Volume 52 | Number 6 | December 2017

Abstract List

Alison A. Galbraith M.D., M.P.H., David J. Meyers M.P.H., Dennis Ross‐Degnan Sc.D., Marguerite E. Burns Ph.D., Catherine E. Vialle‐Valentin M.D., M.H.C.M., Marc R. Larochelle M.D., M.P.H., Sharon Touw M.P.H., Fang Zhang Ph.D., Meredith Rosenthal Ph.D., Richard B. Balaban M.D.


Patient navigators () may represent a cost‐effective strategy to improve transitional care and reduce hospital readmissions. We evaluated the impact of a intervention on health system costs in the 180 days after discharge for high‐risk patients in a safety‐net system.

Data Source/Setting

Primary and secondary data from an academic safety‐net health system.

Study Design

We compared per‐patient utilization and costs, overall and by age, for high‐risk, medical service patients randomized to the intervention relative to usual care between October 2011 and April 2013. Intervention patients received hospital visits and telephone outreach from s for 30 days after every qualifying discharge.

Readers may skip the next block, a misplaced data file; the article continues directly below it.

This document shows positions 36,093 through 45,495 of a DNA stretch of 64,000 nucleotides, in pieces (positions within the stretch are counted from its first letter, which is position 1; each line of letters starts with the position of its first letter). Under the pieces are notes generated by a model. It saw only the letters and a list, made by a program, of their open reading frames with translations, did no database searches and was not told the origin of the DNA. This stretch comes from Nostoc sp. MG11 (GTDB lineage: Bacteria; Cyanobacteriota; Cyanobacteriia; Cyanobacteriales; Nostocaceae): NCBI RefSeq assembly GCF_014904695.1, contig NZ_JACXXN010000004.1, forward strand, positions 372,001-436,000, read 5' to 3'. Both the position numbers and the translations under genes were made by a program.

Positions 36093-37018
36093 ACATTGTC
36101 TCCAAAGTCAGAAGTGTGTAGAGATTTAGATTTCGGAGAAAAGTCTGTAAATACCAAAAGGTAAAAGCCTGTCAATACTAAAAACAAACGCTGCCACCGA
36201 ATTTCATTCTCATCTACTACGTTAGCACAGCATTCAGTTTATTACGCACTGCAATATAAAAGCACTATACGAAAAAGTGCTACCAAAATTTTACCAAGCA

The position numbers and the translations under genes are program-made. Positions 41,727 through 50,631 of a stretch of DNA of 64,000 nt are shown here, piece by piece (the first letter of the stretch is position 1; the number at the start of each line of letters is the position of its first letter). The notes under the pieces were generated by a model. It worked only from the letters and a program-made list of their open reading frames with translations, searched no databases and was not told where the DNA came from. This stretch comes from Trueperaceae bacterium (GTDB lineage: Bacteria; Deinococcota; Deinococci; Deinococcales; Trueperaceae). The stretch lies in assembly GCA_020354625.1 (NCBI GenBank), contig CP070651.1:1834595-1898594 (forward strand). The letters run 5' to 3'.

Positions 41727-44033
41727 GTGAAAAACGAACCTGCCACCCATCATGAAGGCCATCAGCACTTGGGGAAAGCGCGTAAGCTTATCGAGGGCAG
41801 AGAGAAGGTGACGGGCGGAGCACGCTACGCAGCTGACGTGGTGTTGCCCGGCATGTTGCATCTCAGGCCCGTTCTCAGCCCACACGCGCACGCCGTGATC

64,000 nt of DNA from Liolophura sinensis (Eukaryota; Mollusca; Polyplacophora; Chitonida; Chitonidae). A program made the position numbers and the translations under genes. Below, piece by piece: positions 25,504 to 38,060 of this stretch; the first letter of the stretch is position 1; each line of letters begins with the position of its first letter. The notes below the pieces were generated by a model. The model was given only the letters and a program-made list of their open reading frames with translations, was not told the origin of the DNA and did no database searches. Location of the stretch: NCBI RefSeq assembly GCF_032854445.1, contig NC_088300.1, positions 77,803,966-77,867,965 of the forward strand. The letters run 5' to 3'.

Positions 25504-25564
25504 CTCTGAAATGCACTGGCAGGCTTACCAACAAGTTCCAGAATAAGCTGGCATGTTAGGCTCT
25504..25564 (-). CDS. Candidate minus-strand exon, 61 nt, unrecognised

Data Collection/Extraction Methods

We used administrative and electronic encounter data, and a survey of nurses; costs were imputed from the Medicare fee schedule.

Principal Findings

Total costs per patient over the 180 days postindex discharge for those aged ≥60 years were significantly lower for patients compared to controls ($5,676 vs. $7,640,  = .03); differences for patients aged <60 ($9,942 vs. $9,046,  = .58) or for the entire cohort ($7,092 vs. $7,953,  = .27) were not significant.


Patient navigator interventions may be useful strategies for specific groups of patients in safety‐net systems to improve transitional care while containing costs.